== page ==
Petitions Collected By Clerk Illegally Photocopied
Larry Barmore, a registered Republican and the Chautauqua County clerk, has been cited in a New York Times article for having petitions he carried for Lee Zeldin photocopied, something that is illegal.
Barmore, meanwhile, said he would never photocopy petitions and doesn’t believe anyone in Chautauqua County would have done such a thing.
Zeldin is running for governor against Kathy Hochul. He has been endorsed by the Republican and Conservative parties, while Hochul has the endorsement of the Democratic and Working Families parties.
In New York, candidates can be on multiple minor party lines, including new and defunct ones.
Barmore said he was told Zeldin was trying to create a new independent party and was asked to carry petitions. “We were told that we could get signatures from any registered voter,” he said in a phone interview with The Post-Journal/OBSERVER.
In Gerry, where Barmore resides, the town chairperson was ill, so he went out. In fact, he passed his petitions around the office during lunch break. “It was an independent line. As long as it’s a registered voter and they haven’t signed somebody else’s petition they can sign that one,” he said.
According to the Times, Barmore’s petition sheet was photocopied. And his wasn’t the only one. “Other witnesses of signature pages used at least twice in the Zeldin petition included the Republican county clerk in Chautauqua County, Larry Barmore, and Assemblyman David DiPietro, a Republican from western New York,” the article stated.
Barmore said in the article he gave his signatures to Nacole Ellis, the Republican Party chairwoman in Chautauqua County, and Ellis gave them to the Zeldin campaign, something Ellis confirmed was correct.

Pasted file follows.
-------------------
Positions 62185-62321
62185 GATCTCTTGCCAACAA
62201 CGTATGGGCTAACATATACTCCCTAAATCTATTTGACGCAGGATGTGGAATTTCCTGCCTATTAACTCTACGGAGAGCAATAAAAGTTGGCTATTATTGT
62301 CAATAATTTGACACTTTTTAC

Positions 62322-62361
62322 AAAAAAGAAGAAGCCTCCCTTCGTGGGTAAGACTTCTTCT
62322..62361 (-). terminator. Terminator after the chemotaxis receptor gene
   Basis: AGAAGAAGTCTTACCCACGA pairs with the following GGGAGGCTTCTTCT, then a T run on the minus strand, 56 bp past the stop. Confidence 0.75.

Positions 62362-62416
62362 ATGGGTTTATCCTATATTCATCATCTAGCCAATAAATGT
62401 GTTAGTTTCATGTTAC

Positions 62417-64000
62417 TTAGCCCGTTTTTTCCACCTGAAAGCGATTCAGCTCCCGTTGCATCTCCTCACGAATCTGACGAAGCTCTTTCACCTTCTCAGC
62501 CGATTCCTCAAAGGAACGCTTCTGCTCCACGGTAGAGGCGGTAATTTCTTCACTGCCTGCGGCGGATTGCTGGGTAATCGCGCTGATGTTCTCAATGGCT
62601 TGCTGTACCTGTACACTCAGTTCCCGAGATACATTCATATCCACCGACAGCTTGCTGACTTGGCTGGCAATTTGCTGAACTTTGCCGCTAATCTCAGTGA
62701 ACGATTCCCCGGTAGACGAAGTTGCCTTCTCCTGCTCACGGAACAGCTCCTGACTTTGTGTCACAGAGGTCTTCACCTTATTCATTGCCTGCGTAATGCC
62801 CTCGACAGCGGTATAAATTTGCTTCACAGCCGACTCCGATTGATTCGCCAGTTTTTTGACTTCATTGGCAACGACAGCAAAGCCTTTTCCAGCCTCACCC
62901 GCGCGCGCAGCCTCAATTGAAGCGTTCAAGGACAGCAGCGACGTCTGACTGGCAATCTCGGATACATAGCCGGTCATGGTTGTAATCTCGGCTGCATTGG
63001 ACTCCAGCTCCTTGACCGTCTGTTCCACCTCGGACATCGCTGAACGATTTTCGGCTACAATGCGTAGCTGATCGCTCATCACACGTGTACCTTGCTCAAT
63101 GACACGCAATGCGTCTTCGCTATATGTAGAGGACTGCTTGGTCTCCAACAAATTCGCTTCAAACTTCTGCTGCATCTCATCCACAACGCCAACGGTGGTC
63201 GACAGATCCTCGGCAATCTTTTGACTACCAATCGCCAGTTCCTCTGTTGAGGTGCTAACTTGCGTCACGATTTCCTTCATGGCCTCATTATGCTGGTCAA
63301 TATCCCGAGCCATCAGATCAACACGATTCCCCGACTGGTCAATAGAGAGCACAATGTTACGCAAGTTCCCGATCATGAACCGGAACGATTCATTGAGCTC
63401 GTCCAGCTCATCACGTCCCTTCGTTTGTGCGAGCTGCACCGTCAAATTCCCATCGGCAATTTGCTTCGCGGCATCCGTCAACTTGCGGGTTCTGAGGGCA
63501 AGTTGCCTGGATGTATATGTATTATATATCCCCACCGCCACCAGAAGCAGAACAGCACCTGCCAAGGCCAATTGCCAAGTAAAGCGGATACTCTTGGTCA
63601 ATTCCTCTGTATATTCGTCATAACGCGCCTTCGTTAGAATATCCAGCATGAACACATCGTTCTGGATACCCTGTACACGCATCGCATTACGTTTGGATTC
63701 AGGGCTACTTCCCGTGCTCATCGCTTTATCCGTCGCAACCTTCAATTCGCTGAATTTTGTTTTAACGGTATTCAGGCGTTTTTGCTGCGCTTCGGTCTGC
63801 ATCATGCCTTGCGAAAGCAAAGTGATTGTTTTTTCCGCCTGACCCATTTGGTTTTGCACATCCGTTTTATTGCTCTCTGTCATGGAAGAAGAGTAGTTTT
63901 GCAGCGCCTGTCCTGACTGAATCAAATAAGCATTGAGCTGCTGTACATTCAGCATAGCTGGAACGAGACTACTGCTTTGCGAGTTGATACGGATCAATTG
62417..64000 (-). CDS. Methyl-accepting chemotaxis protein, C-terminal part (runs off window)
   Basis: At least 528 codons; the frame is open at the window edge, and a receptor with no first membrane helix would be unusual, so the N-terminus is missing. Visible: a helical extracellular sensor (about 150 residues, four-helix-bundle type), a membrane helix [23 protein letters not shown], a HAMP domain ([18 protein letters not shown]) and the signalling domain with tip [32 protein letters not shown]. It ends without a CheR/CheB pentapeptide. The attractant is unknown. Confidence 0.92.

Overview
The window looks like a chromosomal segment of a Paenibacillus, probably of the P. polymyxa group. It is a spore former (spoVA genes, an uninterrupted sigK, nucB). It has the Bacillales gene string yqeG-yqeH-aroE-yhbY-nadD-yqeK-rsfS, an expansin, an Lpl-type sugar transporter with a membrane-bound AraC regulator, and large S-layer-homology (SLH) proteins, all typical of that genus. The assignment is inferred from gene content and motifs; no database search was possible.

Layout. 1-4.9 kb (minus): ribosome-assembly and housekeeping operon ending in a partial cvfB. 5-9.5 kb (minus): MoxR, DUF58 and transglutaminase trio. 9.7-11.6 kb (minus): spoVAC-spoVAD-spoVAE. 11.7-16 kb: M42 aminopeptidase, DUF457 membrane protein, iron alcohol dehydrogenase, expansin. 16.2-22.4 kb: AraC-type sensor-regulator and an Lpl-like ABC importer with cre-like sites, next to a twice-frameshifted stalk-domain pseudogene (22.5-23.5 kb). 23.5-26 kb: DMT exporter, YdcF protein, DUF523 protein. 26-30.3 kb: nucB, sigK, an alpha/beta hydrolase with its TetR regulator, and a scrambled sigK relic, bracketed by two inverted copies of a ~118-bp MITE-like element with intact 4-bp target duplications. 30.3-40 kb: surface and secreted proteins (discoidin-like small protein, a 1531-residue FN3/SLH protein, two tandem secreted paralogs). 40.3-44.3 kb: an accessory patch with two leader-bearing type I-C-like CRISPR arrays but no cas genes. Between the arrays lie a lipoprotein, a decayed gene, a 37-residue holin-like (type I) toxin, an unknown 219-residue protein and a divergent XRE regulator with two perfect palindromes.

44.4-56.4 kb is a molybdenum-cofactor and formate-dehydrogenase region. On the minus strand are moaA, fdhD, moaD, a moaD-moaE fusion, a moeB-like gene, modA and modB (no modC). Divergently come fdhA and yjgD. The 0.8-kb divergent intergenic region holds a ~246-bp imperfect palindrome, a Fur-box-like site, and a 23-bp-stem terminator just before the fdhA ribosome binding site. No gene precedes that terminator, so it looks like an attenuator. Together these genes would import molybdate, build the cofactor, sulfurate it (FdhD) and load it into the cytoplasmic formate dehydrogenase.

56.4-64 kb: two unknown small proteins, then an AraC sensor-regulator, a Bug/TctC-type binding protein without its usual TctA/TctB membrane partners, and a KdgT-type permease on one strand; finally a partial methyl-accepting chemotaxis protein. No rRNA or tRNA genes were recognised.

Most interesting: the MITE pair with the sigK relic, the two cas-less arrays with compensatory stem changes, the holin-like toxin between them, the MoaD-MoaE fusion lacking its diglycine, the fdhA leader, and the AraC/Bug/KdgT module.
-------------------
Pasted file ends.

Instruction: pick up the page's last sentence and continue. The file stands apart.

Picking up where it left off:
The article says Zeldin’s campaign was attempting to be on the Independence Party line. That party actually folded a couple of years ago but could be resurrected if enough signatures were brought forth.
Chautauqua County Board of Elections Republican Commissioner Brian Abram said because the Independence Party is no longer recognized, Barmore can legally carry petitions for it or any new or defunct party. He can’t carry petitions for the Conservative or Working Families parties, because those are active and Barmore is a registered Republican. The only exception would be is if Barmore was a notary, which he is not.
After the signatures were gathered and given to Ellis, Barmore said he was done with the petitions. He said he knows that petitions cannot be photocopied and would never do such a thing. “As to who made the copies, I wouldn’t even dare to render a guess,” he said.
The State Board of Elections invalidated Zeldin’s Independence Party application on July 12, after a challenge from the Libertarian Party and others, due to the photocopied pages.
The Libertarian Party created the website zeldincopies.com. According to the website, the Lee Zeldin Independence Party petition contained over 11,000 fraudulent duplicated signatures. That means dozens of pages were photocopied.
The Times said the state Board of Elections declined to comment to them about whether its enforcement division would be taking any action against the Zeldin campaign. A spokesman for the Albany County district attorney, P. David Soares, said it had gotten no referrals but would defer to Attorney General Letitia James. Her office declined to comment as well.
Abram said Barmore should not be criticized for his role in the situation. “He didn’t do anything wrong. He was somebody here in Chautauqua County that wanted to help put somebody on an independent line,” he said.
Abram said after the signatures were gathered by Barmore, they were sent to the state for review. “There was nothing submitted here. We don’t deal with statewide candidates. All of the paperwork, all of the petitions … go directly to the New York state Board of Elections,” he said.